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dc.contributor.authorWang, Rui
dc.contributor.authorChu, Chengyan
dc.contributor.authorWei, Zhiliang
dc.contributor.authorChen, Lin
dc.contributor.authorXu, Jiadi
dc.contributor.authorLiang, Yajie
dc.contributor.authorJanowski, Miroslaw
dc.contributor.authorStevens, Robert D
dc.contributor.authorWalczak, Piotr
dc.date.accessioned2021-05-03T18:32:13Z
dc.date.available2021-05-03T18:32:13Z
dc.date.issued2021-04-30
dc.identifier.urihttp://hdl.handle.net/10713/15558
dc.description.abstractBACKGROUND: Cell transplantation-based treatments for neurological disease are promising, yet graft rejection remains a major barrier to successful regenerative therapies. Our group and others have shown that long-lasting tolerance of transplanted stem cells can be achieved in the brain with systemic application of monoclonal antibodies blocking co-stimulation signaling. However, it is unknown if subsequent injury and the blood-brain barrier breach could expose the transplanted cells to systemic immune system spurring fulminant rejection and fatal encephalitis. Therefore, we investigated whether delayed traumatic brain injury (TBI) could trigger graft rejection. METHODS: Glial-restricted precursor cells (GRPs) were intracerebroventricularly transplanted in immunocompetent neonatal mice and co-stimulation blockade (CoB) was applied 0, 2, 4, and 6 days post-grafting. Bioluminescence imaging (BLI) was performed to monitor the grafted cell survival. Mice were subjected to TBI 12 weeks post-transplantation. MRI and open-field test were performed to assess the brain damage and behavioral change, respectively. The animals were decapitated at week 16 post-transplantation, and the brains were harvested. The survival and distribution of grafted cells were verified from brain sections. Hematoxylin and eosin staining (HE) was performed to observe TBI-induced brain legion, and neuroinflammation was evaluated immunohistochemically. RESULTS: BLI showed that grafted GRPs were rejected within 4 weeks after transplantation without CoB, while CoB administration resulted in long-term survival of allografts. BLI signal had a steep rise following TBI and subsequently declined but remained higher than the preinjury level. Open-field test showed TBI-induced anxiety for all animals but neither CoB nor GRP transplantation intensified the symptom. HE and MRI demonstrated a reduction in TBI-induced lesion volume in GRP-transplanted mice compared with non-transplanted mice. Brain sections further validated the survival of grafted GRPs and showed more GRPs surrounding the injured tissue. Furthermore, the brains of post-TBI shiverer mice had increased activation of microglia and astrocytes compared to post-TBI wildtype mice, but infiltration of CD45+ leukocytes remained low. CONCLUSIONS: CoB induces sustained immunological tolerance towards allografted cerebral GRPs which is not disrupted following TBI, and unexpectedly TBI may enhance GRPs engraftment and contribute to post-injury brain tissue repair.en_US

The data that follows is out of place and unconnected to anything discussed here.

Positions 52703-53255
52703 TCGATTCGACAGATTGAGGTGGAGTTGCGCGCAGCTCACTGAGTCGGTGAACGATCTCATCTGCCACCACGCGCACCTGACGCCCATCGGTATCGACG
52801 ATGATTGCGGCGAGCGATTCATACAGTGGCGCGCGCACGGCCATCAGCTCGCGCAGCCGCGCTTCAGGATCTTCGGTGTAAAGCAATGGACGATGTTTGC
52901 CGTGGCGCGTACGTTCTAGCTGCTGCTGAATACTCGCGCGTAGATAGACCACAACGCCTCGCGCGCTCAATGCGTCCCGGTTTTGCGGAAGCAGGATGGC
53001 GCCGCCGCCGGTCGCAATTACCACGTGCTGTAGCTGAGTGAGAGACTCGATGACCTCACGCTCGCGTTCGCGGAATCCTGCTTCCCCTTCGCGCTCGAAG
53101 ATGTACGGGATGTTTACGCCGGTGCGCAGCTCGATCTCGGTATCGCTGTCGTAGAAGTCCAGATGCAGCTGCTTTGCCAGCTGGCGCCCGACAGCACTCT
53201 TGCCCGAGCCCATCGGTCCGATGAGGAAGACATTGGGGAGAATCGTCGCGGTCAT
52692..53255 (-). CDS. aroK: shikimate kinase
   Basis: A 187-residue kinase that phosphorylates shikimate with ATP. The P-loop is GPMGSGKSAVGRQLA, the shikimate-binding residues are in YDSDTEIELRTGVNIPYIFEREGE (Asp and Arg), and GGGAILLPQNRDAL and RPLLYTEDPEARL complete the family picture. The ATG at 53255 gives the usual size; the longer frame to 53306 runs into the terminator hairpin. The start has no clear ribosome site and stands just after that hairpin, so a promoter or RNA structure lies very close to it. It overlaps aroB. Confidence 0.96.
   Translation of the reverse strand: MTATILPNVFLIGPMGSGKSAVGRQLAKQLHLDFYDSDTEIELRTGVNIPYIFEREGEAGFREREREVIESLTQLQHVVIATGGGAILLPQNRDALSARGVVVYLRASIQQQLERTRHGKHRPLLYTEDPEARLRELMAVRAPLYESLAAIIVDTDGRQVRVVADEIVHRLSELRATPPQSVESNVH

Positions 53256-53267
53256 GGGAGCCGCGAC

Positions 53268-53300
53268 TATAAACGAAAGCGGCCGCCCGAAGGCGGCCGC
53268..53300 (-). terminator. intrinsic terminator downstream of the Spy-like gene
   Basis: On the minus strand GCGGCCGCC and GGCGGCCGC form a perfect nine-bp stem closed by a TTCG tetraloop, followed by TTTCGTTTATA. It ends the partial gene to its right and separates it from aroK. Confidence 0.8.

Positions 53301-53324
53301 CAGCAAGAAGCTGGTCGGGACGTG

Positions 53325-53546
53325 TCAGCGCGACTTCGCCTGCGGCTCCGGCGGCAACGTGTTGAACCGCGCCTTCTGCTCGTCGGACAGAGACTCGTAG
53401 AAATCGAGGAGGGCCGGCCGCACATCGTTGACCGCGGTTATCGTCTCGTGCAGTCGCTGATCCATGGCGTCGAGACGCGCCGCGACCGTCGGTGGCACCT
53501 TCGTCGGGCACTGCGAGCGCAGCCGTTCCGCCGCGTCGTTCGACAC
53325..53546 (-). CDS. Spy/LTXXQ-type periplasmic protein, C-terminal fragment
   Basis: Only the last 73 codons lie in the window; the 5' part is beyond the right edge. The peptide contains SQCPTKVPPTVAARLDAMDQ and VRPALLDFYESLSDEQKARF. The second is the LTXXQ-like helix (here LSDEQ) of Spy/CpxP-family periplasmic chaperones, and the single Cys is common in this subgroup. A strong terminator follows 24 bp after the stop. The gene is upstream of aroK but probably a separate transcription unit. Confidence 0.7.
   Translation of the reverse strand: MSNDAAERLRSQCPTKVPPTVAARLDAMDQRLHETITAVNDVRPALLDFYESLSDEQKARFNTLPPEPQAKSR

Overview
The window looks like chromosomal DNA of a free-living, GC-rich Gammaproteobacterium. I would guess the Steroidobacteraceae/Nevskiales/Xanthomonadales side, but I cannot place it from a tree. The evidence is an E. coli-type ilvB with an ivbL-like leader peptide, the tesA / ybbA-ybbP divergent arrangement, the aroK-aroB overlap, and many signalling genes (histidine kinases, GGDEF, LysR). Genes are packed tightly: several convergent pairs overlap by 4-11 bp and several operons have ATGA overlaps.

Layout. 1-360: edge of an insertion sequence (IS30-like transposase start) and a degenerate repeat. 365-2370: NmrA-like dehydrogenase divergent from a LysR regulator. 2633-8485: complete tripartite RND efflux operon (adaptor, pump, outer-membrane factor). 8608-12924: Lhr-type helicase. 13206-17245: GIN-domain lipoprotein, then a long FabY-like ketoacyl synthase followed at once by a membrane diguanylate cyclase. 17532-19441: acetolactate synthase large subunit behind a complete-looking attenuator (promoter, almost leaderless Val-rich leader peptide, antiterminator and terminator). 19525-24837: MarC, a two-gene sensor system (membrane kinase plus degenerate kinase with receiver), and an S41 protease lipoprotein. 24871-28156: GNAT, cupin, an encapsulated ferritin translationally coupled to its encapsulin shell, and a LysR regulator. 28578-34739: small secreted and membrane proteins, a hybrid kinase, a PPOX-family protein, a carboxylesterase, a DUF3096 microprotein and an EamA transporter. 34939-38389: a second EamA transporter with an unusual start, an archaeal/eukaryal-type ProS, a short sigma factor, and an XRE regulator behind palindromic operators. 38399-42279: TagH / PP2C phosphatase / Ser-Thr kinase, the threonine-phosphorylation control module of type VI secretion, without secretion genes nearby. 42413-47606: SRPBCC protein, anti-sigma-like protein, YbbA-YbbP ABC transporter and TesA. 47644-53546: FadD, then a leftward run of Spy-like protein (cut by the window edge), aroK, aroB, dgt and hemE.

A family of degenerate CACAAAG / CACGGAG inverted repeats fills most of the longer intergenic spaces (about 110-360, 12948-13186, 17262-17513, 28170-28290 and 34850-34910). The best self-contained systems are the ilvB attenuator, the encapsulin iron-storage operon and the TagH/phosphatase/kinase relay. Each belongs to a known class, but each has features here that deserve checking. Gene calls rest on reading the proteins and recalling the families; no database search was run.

dc.description.urihttps://doi.org/10.1186/s12974-021-02152-9en_US
dc.language.isoenen_US
dc.publisherSpringer Natureen_US
dc.relation.ispartofJournal of Neuroinflammationen_US
dc.subjectCo-stimulation blockadeen_US
dc.subjectGlial-restricted progenitorsen_US
dc.subjectImmunological toleranceen_US
dc.subjectNeuroinflammationen_US
dc.subjectTraumatic brain injuryen_US
dc.titleTraumatic brain injury does not disrupt costimulatory blockade-induced immunological tolerance to glial-restricted progenitor allograftsen_US
dc.typeArticleen_US
dc.identifier.doi10.1186/s12974-021-02152-9
dc.identifier.pmid33931070
dc.source.volume18
dc.source.issue1
dc.source.beginpage104
dc.source.endpage
dc.source.countryEngland


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